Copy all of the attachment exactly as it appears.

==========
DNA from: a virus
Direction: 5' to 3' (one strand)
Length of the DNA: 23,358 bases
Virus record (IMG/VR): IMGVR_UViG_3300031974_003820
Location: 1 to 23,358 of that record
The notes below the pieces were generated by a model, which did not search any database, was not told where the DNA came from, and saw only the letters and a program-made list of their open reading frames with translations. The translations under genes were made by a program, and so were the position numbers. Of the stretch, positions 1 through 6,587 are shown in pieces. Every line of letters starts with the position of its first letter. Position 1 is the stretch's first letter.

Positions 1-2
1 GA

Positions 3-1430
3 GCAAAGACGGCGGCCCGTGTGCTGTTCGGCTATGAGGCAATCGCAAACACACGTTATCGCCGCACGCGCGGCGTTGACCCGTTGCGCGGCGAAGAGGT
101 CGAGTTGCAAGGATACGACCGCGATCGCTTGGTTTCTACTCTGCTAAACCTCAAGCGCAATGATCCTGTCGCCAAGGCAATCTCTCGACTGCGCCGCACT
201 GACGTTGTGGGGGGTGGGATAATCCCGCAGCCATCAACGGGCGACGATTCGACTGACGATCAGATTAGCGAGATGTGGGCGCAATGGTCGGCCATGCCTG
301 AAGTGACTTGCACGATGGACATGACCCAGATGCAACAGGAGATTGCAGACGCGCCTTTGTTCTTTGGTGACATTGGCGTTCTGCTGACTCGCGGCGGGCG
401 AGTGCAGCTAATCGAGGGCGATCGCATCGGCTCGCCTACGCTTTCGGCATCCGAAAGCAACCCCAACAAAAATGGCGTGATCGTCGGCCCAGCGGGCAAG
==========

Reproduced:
DNA from: a virus
Direction: 5' to 3' (one strand)
Length of the DNA: 23,358 bases
Virus record (IMG/VR): IMGVR_UViG_3300031974_003820
Location: 1 to 23,358 of that record
The notes below the pieces were generated by a model, which did not search any database, was not told where the DNA came from, and saw only the letters and a program-made list of their open reading frames with translations. The translations under genes were made by a program, and so were the position numbers. Of the stretch, positions 1 through 6,587 are shown in pieces. Every line of letters starts with the position of its first letter. Position 1 is the stretch's first letter.

Positions 1-2
1 GA

Positions 3-1430
3 GCAAAGACGGCGGCCCGTGTGCTGTTCGGCTATGAGGCAATCGCAAACACACGTTATCGCCGCACGCGCGGCGTTGACCCGTTGCGCGGCGAAGAGGT
101 CGAGTTGCAAGGATACGACCGCGATCGCTTGGTTTCTACTCTGCTAAACCTCAAGCGCAATGATCCTGTCGCCAAGGCAATCTCTCGACTGCGCCGCACT
201 GACGTTGTGGGGGGTGGGATAATCCCGCAGCCATCAACGGGCGACGATTCGACTGACGATCAGATTAGCGAGATGTGGGCGCAATGGTCGGCCATGCCTG
301 AAGTGACTTGCACGATGGACATGACCCAGATGCAACAGGAGATTGCAGACGCGCCTTTGTTCTTTGGTGACATTGGCGTTCTGCTGACTCGCGGCGGGCG
401 AGTGCAGCTAATCGAGGGCGATCGCATCGGCTCGCCTACGCTTTCGGCATCCGAAAGCAACCCCAACAAAAATGGCGTGATCGTCGGCCCAGCGGGCAAG